Open

Coming up

Don't miss

Replay


LATEST SHOWS

MEDIAWATCH

Media accused of pro-protester bias in Ferguson

Read more

DEBATE

The Murderous Lure of Jihad: Tackiling ISIS and its Worldwide Recruitment (part 2)

Read more

DEBATE

The Murderous Lure of Jihad: Tackiling ISIS and its Worldwide Recruitment

Read more

FOCUS

Republicans block Obama's bid to hike minimum wage

Read more

WEB NEWS

Calls for ISIS media blackout after execution of James Foley

Read more

WEB NEWS

Web users divided over Darren Wilson

Read more

WEB NEWS

Web users take on 'Ice Bucket Challenge' to fight ALS

Read more

ENCORE!

From Paris's Liberation to 'arresting' art in Avignon

Read more

INSIDE THE AMERICAS

Ferguson riots: Pressure mounts on Obama

Read more

  • US says Islamic State threat 'beyond anything we've seen'

    Read more

  • Two US Ebola patients leave hospital ‘virus-free’

    Read more

  • Hollande is ‘nobody’s president’ says former French minister

    Read more

  • Turkey’s Erdogan names foreign minister Davutoglu as next PM

    Read more

  • US reaches historic $16.7bn settlement with Bank of America

    Read more

  • Special report: Supplying Ukraine’s soldiers on the front line

    Read more

  • US forces tried to rescue slain reporter from IS captors

    Read more

  • Israeli air strike kills three top Hamas commanders

    Read more

  • France delivered arms to Syrian rebels, Hollande confirms

    Read more

  • Tensions high in Yemen as Shiite rebel deadline looms

    Read more

  • Interactive: Relive the Liberation of Paris in WWII

    Read more

  • French village rallies behind besieged elderly British couple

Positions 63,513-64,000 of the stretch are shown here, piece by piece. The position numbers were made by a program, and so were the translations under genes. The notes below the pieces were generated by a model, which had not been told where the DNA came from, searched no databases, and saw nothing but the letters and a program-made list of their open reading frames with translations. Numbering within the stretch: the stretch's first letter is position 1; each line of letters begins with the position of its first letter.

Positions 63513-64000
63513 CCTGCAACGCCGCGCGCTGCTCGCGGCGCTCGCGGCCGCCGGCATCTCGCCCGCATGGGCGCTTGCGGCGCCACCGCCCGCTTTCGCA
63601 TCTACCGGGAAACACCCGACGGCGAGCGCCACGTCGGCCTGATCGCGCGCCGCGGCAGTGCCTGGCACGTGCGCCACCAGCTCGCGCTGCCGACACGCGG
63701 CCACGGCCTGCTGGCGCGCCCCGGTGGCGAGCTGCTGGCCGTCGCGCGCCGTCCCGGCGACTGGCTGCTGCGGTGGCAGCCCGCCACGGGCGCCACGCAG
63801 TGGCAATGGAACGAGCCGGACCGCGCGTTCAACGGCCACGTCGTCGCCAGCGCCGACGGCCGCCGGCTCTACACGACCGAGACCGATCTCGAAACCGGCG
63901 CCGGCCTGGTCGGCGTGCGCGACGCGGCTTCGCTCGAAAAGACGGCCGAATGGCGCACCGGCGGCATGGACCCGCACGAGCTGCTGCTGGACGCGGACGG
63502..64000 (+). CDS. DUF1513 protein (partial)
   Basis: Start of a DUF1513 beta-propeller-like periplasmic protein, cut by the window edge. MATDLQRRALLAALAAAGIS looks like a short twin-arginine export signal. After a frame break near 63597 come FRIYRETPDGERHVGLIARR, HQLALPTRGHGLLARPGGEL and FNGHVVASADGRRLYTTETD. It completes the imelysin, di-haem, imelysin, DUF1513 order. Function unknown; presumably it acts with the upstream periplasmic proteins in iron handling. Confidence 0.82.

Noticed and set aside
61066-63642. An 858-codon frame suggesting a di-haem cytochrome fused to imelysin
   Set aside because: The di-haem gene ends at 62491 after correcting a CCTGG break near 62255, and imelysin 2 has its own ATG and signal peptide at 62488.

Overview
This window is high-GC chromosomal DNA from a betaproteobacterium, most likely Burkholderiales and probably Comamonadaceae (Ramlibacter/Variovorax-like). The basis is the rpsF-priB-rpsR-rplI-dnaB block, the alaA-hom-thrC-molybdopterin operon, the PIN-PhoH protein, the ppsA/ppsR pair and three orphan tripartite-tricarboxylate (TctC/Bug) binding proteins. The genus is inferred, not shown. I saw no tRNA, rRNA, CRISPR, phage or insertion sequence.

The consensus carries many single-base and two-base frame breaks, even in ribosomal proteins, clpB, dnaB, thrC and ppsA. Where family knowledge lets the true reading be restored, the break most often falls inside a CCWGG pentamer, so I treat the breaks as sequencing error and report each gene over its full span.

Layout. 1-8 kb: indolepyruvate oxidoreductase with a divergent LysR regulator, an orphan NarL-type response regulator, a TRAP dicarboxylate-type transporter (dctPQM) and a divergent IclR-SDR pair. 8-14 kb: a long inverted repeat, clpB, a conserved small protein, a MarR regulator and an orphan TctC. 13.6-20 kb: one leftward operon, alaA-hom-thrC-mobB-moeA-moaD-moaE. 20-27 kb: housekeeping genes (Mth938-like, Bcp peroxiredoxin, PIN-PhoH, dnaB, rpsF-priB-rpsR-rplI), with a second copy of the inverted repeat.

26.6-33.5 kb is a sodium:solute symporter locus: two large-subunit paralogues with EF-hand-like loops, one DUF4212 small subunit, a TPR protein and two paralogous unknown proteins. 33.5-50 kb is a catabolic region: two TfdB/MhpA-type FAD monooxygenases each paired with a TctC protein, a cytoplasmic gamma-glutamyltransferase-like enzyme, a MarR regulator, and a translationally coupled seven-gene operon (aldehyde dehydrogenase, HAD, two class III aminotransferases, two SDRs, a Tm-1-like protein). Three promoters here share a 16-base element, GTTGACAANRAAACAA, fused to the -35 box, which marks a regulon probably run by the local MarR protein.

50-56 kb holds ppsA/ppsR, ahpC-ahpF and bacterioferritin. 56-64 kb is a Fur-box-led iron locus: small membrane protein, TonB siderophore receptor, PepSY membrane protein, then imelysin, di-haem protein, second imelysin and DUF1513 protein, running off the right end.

Read more

  • Former Irish PM Albert Reynolds dies at 81

    Read more

  • Former Femen activist detained after fighting veiled woman

    Read more

  • Thailand coup leader Prayuth Chan-ocha voted prime minister

    Read more

  • Brazil’s Silva launches bid after Campos plane crash death

    Read more

  • Brutal IS beheading video sparks social media pushback

    Read more

Russian troops 'push' into Georgia

Latest update : 2008-08-12

As Russian troops appeared to be advancing deeper into Georgian territory, indicating an escalation of the conflict over South Ossetia, US President George Bush condemned the offensive, calling on Russia to reverse its course in Georgia.

Watch our Top Story and Face-Off programmes on the escalating conflict between Russia and Georgia.

 

Russia rejects UN truce draft

 

US warns Russia over South Ossetia

 

 

 

 

As Russian troops appeared to be moving deeper into Georgian territory, US President George Bush issued a strongly worded statement late Monday, calling on Russia to reverse its course in Georgia.

 

 

In a televised speech, Bush accused Russia of invading a sovereign neighbouring nation and threatening a democratically elected government. “Such an action is unacceptable in the 21st century,” he added.

 

Bush’ comments came as the conflict over South Ossetia showed signs of spreading with Russian troops apparently advancing on two fronts from the Russian-backed breakaway provinces of South Ossetia and Abkhazia into Georgian territory.

 

In what he called the first independent confirmation of Russian forces moving into areas outside the breakaway province of South Ossetia, UN assistant secretary-general for peacekeeping Edmond Mulet said Russian troops occupied a military base in the western Georgian city of Senaki.

 

Hours later, a Russian Defence Ministry statement said Russian troops had pulled out of Senaki after “eliminating” a Georgian threat to shell South Ossetia.